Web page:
A hike in interest rates next month is a done deal – and it will be the first of many. The virtual certainty of higher rates – presaged by Graeme Wheeler’s speech last week – is presented in the media as bad news for home buyers, and that it certainly is; but its real significance goes much wider than that.

    What it really tells us is that, despite all the self-congratulation about the long-delayed recovery from recession, our long-term problems are not only unresolved but are likely to get worse.

    The truth is that we cannot be allowed to grow at anything like the rate that out most important competitors in Asia take for granted; and the reason for that is that our past failures have ensured that we are a fundamentally uncompetitive economy. Because we are uncompetitive, we dare not grow at a reasonable rate for fear of renewed inflation and worsening our perennial balance of trade difficulties.

    Any increase in purchasing power would go, not on investment in increased domestic production from New Zealand industry, but on the import and consumption of goods we are no longer able to produce ourselves. And even more predictably, any increase in the money supply will end up unerringly in an inflated housing market, creating the illusion that people are better off than they really are and encouraging them to spend their unrealised and supposed equity on yet more imported consumer goods.

    Those problems would mean in turn an increased need to borrow and to sell off our dwindling assets, so that higher interest payments and repatriated profits would impose further burdens on our balance of payments. No wonder the Governor of the Reserve Bank has taken fright.

    The whole point of the rise in interest rates is to choke off the economic growth that we might otherwise aspire to. The monetarist doctrine that has dictated our economic strategy for three decades stipulates that a rate of growth that would fully utilise our resources and accordingly mop up the pool of unemployed must by definition be inflationary – so much for faith in the ability of an efficient and competitive market economy to generate increased production.

    The Governor’s intervention will at least be welcomed by some employers who fear the effect of full employment on wage rates. Applying the brakes at this early stage is a certain recipe for exercising a downward pressure on wages and, in due course, for a further transfer of wealth from wage-earners to asset-holders. Little wonder that it is applauded by a minority.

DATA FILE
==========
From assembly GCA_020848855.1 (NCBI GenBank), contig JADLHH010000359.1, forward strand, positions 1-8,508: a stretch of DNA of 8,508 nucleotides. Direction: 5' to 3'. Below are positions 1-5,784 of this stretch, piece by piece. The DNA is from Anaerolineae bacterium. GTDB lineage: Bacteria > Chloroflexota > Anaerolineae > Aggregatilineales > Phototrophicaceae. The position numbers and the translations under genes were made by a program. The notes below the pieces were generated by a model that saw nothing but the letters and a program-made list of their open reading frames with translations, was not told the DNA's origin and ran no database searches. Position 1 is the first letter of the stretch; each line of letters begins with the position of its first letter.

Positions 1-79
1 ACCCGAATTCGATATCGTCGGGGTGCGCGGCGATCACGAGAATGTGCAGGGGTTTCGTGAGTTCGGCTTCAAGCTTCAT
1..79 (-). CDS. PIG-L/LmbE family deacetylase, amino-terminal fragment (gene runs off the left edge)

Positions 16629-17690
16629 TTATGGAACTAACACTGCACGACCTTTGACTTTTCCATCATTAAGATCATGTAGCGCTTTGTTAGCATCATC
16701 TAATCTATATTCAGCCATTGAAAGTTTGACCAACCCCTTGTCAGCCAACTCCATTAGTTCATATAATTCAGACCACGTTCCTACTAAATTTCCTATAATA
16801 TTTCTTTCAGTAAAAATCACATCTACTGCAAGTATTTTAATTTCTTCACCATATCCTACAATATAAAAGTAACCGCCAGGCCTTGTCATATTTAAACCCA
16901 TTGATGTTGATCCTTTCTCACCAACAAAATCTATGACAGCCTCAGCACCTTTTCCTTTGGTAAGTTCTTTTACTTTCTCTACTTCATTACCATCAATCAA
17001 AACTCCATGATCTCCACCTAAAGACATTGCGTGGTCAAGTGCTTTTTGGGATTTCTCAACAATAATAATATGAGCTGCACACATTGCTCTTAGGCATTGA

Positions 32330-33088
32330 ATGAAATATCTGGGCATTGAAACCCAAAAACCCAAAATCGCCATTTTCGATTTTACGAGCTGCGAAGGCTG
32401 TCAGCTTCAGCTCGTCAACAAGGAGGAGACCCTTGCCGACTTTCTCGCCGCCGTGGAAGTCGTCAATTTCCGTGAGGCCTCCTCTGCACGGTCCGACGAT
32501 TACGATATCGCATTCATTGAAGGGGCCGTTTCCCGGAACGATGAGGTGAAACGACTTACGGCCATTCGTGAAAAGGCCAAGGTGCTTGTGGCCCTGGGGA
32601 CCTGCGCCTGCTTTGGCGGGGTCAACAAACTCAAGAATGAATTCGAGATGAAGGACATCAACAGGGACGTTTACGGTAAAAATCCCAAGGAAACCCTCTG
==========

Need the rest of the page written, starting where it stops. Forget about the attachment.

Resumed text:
The tragedy is that higher interest rates at this stage of the cycle will actually make our problems worse. The higher rates we will have to pay to mainly overseas and short-term lenders will not only increase the burden on our balance of payments but the inflow of foreign funds will push up the exchange rate of our already overvalued dollar. Our own domestic producers will find that they are even more handicapped in the battle for markets at home and overseas – even less able to withstand price competition from rivals whose governments pursue very different strategies designed to maintain their competitive advantage.

    Indeed, some of our trading partners make no secret of their preference for following a quite different course. Singapore, for example, uses indices of competitiveness, not the inflation rate, as the primary determinant of macroeconomic policy. China has for years maintained their currency, the renminbi, at an undervalued level, tying it to the US dollar to ensure that they lose none of that advantage.

    The government of Shinzo Abe in Japan has gone even further and has engineered a 35% depreciation of the Japanese yen so as to set the economy back on a sustainable growth course. They have achieved this by doing the exact reverse of the higher interest rates that are now in prospect for us; instead of tighter monetary conditions, they have significantly relaxed monetary policy but have ensured that the extra money available is carefully directed into productive investment rather than consumption.

    Western economists are entirely ignorant of the great post-war Japanese economist, Osamu Shimomura, and of the successful investment credit creation strategy that he pioneered and that is again being applied by Shinzo Abe. Locked into our tight little certainties, we cannot conceive that the rest of the world has anything to teach us.

    It is a safe bet that Graeme Wheeler, who is no fool, understands these issues perfectly and recognises the futility of the strategy he is pursuing, but is at a loss to know what to do about it. He will know that our current and much-touted “recovery” depends on the stimulus provided by Christchurch reconstruction (why did we have to wait for an earthquake to make that kind of investment?), high – and probably temporarily so – dairy prices, and our old friend, an unsustainable and damaging housing boom.

    These factors will either be short-lived or positively harmful to any long-term recovery. When they have been exhausted or have done their worst, we will be left with even fewer options, and an even grimmer outlook, than we have at present. It’s too early to throw hats in the air just yet.

    Bryan Gould
    2 February 2014